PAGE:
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Investing in groundbreaking research and evaluation methods to advance America’s bridge-building movement

Any successful social impact movement must be able to ascertain that its methods and outcomes are scientifically sound. Civic Health Project is deeply committed to evaluating – and helping our academic, practitioner, and philanthropic partners to evaluate – what bridge-building approaches are likely to yield the best outcomes, and what they are actually achieving when deployed at significant scale.

We’ve invested in groundbreaking research by prominent scholars, to evaluate the effectiveness of various approaches to bridging America’s political and social divisions. And we’ve worked alongside the bridge-building ecosystem to develop an academically vetted platform that practitioners can deploy to assess the impact of simple interventions as well as complex, multi-faceted bridge-building programs.

Spotlight Solution: Strengthening Democracy Challenge

The Strengthening Democracy Challenge brought academics, practitioners, and industry experts together in a collective effort to identify effective interventions to improve Americans’ commitment to democratic principles of political engagement. With contributors’ help, the Challenge team identified promising, short interventions and scientifically evaluated them in one of the largest randomized experiments in the social sciences. While some existing interventions are in-person, time-intensive, and involve repeated exposure, the Challenge team focused on short, scalable interventions that have the potential to reach millions of people.

Ways to strengthen democracy, as determined by Stanford-led ‘mega study’

Published in Stanford News by Melissa De Witte

Statue of Liberty

Inside a ‘mega-study’ on election denial, polarization, and violence—and how to stop it

Published in Fast Company by Talib Visram

Spotlight Solution: Social Cohesion Impact Measurement (SCIM) Platform

In the face of rising political division, hundreds of organizations in the US are actively working to counter toxic polarization by bridging Americans across divides. Although many of these “bridge building” groups have developed measurement and evaluation systems of their own, others may benefit from access to a free, flexible, tested, and easy-to-use assessment platform to measure the impact of their work. Recognizing this, Civic Health Project and the Goals & Measures Working Group of the Bridging Movement Alignment Council (BMAC) developed this Social Cohesion Impact Measurement (SCIM) framework. SCIM is a survey that you can give to participants before and after your event or program in order to assess the impact of your engagement on their attitudes related to different dimensions of social cohesion.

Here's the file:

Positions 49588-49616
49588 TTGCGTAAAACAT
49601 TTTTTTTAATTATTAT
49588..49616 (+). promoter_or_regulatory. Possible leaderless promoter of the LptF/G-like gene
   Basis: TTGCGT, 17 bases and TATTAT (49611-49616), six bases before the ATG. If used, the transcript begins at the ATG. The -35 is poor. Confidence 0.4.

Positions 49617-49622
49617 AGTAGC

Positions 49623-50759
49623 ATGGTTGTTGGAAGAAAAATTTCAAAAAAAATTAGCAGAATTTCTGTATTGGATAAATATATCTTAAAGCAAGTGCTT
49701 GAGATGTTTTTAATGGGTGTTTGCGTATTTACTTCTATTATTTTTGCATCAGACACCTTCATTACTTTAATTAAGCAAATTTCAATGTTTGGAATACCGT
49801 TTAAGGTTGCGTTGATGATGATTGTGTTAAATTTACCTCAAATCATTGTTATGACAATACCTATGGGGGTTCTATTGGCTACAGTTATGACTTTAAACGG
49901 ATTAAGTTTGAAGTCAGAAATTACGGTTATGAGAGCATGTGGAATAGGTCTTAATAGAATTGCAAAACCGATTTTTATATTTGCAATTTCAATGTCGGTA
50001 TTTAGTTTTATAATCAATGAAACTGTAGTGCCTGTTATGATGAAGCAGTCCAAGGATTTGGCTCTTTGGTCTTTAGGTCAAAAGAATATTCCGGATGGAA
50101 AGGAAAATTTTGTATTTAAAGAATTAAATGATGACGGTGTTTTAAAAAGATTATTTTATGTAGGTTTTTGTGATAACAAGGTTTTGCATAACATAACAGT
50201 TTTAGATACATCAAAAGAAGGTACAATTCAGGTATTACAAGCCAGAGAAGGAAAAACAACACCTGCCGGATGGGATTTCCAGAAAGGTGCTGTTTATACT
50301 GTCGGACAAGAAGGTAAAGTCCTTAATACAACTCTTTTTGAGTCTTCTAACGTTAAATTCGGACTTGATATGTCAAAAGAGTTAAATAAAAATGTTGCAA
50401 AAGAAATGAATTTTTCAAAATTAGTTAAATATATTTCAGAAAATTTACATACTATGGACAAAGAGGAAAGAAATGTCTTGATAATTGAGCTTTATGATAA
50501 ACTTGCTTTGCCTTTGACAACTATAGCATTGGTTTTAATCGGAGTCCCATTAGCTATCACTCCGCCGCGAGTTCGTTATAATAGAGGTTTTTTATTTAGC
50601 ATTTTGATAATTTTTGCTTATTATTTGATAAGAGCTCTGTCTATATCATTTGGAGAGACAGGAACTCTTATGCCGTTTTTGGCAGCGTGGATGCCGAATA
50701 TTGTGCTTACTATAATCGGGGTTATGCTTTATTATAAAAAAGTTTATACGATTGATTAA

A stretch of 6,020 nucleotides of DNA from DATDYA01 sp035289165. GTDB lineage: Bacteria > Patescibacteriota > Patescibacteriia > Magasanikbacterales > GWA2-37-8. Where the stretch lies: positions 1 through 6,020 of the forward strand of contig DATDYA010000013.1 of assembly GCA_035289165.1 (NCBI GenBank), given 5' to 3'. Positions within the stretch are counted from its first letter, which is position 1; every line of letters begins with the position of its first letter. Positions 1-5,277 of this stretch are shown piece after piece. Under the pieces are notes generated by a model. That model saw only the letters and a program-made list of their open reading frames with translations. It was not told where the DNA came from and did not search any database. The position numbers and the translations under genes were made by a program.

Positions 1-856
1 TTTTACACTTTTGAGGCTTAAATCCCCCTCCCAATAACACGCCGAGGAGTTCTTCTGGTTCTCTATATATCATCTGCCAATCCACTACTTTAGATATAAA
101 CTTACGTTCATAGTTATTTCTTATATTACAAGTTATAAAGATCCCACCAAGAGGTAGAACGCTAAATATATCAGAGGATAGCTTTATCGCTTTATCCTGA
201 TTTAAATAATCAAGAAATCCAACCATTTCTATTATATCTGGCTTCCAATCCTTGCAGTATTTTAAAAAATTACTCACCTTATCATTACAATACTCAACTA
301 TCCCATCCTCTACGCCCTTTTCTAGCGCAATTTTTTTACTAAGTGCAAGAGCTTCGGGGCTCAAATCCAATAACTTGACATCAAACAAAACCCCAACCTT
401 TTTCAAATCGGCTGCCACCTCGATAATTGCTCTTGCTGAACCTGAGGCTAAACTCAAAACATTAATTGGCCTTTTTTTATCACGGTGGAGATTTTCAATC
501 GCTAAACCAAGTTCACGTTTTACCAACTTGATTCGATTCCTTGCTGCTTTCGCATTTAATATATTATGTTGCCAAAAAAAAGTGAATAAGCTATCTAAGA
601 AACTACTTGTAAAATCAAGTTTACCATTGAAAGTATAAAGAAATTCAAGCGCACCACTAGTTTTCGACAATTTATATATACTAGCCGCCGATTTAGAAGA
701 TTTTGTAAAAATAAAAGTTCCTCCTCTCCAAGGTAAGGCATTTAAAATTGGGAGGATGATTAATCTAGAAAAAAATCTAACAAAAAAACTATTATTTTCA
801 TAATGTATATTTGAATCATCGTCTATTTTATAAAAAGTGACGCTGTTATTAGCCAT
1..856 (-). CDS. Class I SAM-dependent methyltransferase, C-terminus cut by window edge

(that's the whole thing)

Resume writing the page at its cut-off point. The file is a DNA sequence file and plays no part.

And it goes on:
SCIM Users

Civic Health Project has also awarded these catalytic grants:

To generate rigorous, social science-based perspectives on which bridge-building approaches are the most effective, and to measure their outcomes when deployed in the real world, Civic Health Project has awarded catalytic research funding to these prominent scholars:

Dr. David Broockman

Dr. David Broockman is an Associate Professor of Political Science at University of California, Berkeley.

Dr. Stewart Coles

Dr. Stewart Coles is an Assistant Professor in the Department of Communication at the University of Illinois at Urbana-Champaign.

Dr. Julia Minson

Dr. Julia Minson is an Associate Professor of Public Policy at the Harvard Kennedy School of Government.

Dr. Nick Rogers

Dr. Nick Rogers is a Visiting Assistant Professor of Sociology at the University of Pittsburgh.

Dr. Linda Tropp

Dr. Linda Tropp is Professor of Social Psychology in the Department of Psychological and Brain Sciences and Faculty Associate in the School of Public Policy at the University of Massachusetts Amherst.

Dr. Nathan Walter

Dr. Nathan Walter is an Assistant Professor in the Department of Communication Studies at Northwestern University.

Dr. Robb Willer

Dr. Robb Willer is a Professor of Sociology, Psychology and Organizational Behavior and the Director of the Polarization and Social Change Lab at Stanford University.

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